President Uhuru Kenyatta has dared his deputy William Ruto to implement his grand promises to Kenyans now, saying he is in government and not held back by anyone.
Uhuru made the remarks after attending an ordination function at the Presbyterian Church of East Africa (PCEA) at the Tumutumu presbytery, in what is likely to be seen as a sign of further deterioration of the relationship between the two top Jubilee leaders.
The President avoided politics at the church function, but in his address to residents at the Tumutumu junction on the Nairobi-Nyeri highway, he criticized early 2022 campaigns and promises to transform the lives of Kenyans by those opposed to the BBI report.
The President hit out at Ruto for his objection to the BBI report and the promise by him and his allies that they will make things better once they win in 2022.
Uhuru referred to Ruto and his allies as “Mbaari ya Ngeeka”, which in Gikuyu translates to the “Clan of Promises”, meaning a clique that is all bark and no bite.
“Why are they saying they will do things then and not now? Why can’t they do it now and rest that matter? Why can’t we solve our problems now through the BBI,” posed Uhuru?
President Kenyatta said much of the challenges faced by Kenyans politically and economically would be addressed if the proposed BBI constitutional amendments become law.
“Let’s accept the BBI and amend the Constitution now. Those who want to go back to the political arena will do so when there is stability. It is the people who will decide who they will elect,” said Uhuru.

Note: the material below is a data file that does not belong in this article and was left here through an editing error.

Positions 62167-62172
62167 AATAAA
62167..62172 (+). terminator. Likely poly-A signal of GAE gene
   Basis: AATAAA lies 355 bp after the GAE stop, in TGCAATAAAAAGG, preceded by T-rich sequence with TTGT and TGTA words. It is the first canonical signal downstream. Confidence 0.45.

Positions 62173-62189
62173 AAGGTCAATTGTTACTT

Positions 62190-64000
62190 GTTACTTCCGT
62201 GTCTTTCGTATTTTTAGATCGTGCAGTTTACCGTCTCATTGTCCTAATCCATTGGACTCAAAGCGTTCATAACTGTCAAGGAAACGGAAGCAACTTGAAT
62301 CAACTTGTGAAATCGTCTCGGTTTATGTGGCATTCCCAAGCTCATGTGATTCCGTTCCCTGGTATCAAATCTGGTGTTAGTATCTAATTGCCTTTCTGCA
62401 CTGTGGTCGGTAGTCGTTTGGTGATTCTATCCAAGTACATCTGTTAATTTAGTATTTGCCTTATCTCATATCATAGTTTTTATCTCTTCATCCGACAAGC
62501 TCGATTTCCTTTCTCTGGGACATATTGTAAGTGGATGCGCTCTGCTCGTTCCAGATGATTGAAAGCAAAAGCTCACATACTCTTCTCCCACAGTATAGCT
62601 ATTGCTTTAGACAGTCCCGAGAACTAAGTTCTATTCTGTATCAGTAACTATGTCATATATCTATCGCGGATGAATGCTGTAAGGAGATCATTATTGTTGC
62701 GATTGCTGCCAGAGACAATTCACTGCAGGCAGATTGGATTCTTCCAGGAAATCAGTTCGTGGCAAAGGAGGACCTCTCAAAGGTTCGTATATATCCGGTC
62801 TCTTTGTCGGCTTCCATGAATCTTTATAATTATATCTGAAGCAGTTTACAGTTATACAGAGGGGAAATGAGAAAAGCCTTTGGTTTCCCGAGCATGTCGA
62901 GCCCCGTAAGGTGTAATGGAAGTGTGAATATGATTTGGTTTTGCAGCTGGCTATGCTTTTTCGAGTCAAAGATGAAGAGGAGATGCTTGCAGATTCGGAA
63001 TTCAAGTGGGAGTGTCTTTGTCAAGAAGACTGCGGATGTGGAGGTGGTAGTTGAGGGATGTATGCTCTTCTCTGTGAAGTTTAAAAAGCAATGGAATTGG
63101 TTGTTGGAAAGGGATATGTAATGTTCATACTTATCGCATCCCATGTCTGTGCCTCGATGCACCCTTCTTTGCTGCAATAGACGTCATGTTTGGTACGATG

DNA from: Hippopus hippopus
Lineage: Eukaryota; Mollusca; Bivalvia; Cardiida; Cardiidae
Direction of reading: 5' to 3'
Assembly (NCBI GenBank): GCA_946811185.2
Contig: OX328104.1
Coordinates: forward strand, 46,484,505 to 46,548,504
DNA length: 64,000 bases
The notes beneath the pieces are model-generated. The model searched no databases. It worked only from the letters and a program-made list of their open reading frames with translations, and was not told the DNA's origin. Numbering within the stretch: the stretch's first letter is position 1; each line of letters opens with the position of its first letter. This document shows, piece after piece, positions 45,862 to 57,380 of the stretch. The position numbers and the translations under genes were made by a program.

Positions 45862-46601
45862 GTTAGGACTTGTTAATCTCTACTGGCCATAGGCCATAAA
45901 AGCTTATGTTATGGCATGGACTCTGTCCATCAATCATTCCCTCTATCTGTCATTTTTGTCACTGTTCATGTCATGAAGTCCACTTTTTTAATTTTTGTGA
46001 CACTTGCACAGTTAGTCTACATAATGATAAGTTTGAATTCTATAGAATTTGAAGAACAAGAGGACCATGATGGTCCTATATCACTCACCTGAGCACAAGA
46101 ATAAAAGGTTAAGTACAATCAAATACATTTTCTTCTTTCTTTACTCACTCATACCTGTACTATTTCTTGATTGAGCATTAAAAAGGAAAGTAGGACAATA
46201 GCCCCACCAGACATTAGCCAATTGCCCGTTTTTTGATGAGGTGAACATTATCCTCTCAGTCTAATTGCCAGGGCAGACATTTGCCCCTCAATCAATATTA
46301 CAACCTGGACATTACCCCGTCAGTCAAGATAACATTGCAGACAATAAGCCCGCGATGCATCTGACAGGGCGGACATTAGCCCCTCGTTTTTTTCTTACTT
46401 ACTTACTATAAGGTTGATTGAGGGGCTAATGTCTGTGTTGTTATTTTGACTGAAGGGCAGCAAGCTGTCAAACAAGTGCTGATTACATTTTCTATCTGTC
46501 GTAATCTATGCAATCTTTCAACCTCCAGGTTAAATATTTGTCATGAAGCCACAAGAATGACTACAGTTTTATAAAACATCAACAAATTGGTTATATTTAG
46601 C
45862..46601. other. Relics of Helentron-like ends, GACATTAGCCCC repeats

The seven-year tax holiday for new businesses and the creation of new employment opportunities to young people are among the proposals in the BBI report, which the President said will uplift people’s lives.
He drummed up support for the BBI, saying it will address the concerns on sharing of revenue, with those in populous regions gaining more.
“The recommendations seek to ensure that revenue sharing will be rightfully done in regard to where one lives. Parliamentary positions will also be distributed as per population represented in Parliament,” he said.
Earlier, the Head of State pledged to give Sh100 million to the Presbyterian Church of East Africa in Nyeri. Speaking during the Centennial Celebration of the first Kirk- Session and the ordination of elders at Tumutumu PCEA, Uhuru said the contribution will be used to complete the hospital project.
The hospital recently kicked off plans to construct an Intensive Care Unit to serve thousands of locals who travel long distances seeking the services.
“It is the PCEA church that helped my father acquire formal education. Most of my family members have done great things in this county in collaboration with the church,” said Uhuru.
The celebration worship service was hosted by Julius Mwamba, the moderator of the 22nd General Assembly of the Presbyterian Church of East Africa.
Leaders who accompanied the President were Nyeri Governor Mutahi Kahiga, National Assembly Majority Leader Amos Kimunya, Senate Chief Whip Irungu Kang’ata, and Nyeri Senator Ephraim Maina.
Also in attendance were MPs Kanini Kega (Kieni), Ngunjiri Wambugu (Nyeri town), Nyeri Woman Rep Rahab Mukami, Rigathi Gachagua (Mathira), Gichuki Mugambi (Othaya), James Gichuhi (Tetu), Anthony Kiai (Mukurwe-ini), Jeremiah Kioni (Ndaragwa) and Catherine Waruguru (Laikipia Woman Rep), among others.
Al-Shabaab—the Somali al-Qaeda affiliate in East Africa—has reportedly experienced a change in its top leadership in order to better organize its terrorist activities amid an increasing onslaught by African Union troops and the continued loss of key leaders to U.S airstrikes.
Shaykh Ahmed Diriye, a.k.a Abu Ubaidah, allegedly transferred power to his deputy Shaykh Abukar Ali Aden, a move that has further widened internal disagreements within the deadly terrorist group.